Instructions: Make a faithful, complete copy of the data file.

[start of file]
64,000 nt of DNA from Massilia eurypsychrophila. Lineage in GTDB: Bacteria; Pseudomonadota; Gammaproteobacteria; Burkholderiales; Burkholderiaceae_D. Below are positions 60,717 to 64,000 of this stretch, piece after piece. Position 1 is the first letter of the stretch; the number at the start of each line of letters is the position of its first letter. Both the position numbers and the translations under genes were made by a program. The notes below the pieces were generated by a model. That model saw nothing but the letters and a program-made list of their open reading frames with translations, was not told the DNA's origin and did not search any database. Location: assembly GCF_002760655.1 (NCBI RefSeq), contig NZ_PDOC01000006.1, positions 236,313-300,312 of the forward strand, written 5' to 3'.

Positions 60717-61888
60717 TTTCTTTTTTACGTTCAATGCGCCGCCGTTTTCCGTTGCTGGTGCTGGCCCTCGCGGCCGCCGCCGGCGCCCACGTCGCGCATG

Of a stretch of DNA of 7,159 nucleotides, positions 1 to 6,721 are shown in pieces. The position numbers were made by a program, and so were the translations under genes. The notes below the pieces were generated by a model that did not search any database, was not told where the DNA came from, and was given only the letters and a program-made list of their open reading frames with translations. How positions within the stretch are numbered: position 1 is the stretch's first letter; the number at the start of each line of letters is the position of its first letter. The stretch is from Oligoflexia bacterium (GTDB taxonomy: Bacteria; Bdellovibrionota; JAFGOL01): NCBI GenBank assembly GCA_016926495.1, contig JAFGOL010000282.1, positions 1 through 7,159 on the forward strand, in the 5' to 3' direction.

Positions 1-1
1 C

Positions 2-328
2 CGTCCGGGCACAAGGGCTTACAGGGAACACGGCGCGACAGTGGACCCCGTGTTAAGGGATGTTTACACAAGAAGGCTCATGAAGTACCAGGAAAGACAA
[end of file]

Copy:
64,000 nt of DNA from Massilia eurypsychrophila. Lineage in GTDB: Bacteria; Pseudomonadota; Gammaproteobacteria; Burkholderiales; Burkholderiaceae_D. Below are positions 60,717 to 64,000 of this stretch, piece after piece. Position 1 is the first letter of the stretch; the number at the start of each line of letters is the position of its first letter. Both the position numbers and the translations under genes were made by a program. The notes below the pieces were generated by a model. That model saw nothing but the letters and a program-made list of their open reading frames with translations, was not told the DNA's origin and did not search any database. Location: assembly GCF_002760655.1 (NCBI RefSeq), contig NZ_PDOC01000006.1, positions 236,313-300,312 of the forward strand, written 5' to 3'.

Positions 60717-61888
60717 TTTCTTTTTTACGTTCAATGCGCCGCCGTTTTCCGTTGCTGGTGCTGGCCCTCGCGGCCGCCGCCGGCGCCCACGTCGCGCATG

Of a stretch of DNA of 7,159 nucleotides, positions 1 to 6,721 are shown in pieces. The position numbers were made by a program, and so were the translations under genes. The notes below the pieces were generated by a model that did not search any database, was not told where the DNA came from, and was given only the letters and a program-made list of their open reading frames with translations. How positions within the stretch are numbered: position 1 is the stretch's first letter; the number at the start of each line of letters is the position of its first letter. The stretch is from Oligoflexia bacterium (GTDB taxonomy: Bacteria; Bdellovibrionota; JAFGOL01): NCBI GenBank assembly GCA_016926495.1, contig JAFGOL010000282.1, positions 1 through 7,159 on the forward strand, in the 5' to 3' direction.

Positions 1-1
1 C

Positions 2-328
2 CGTCCGGGCACAAGGGCTTACAGGGAACACGGCGCGACAGTGGACCCCGTGTTAAGGGATGTTTACACAAGAAGGCTCATGAAGTACCAGGAAAGACAA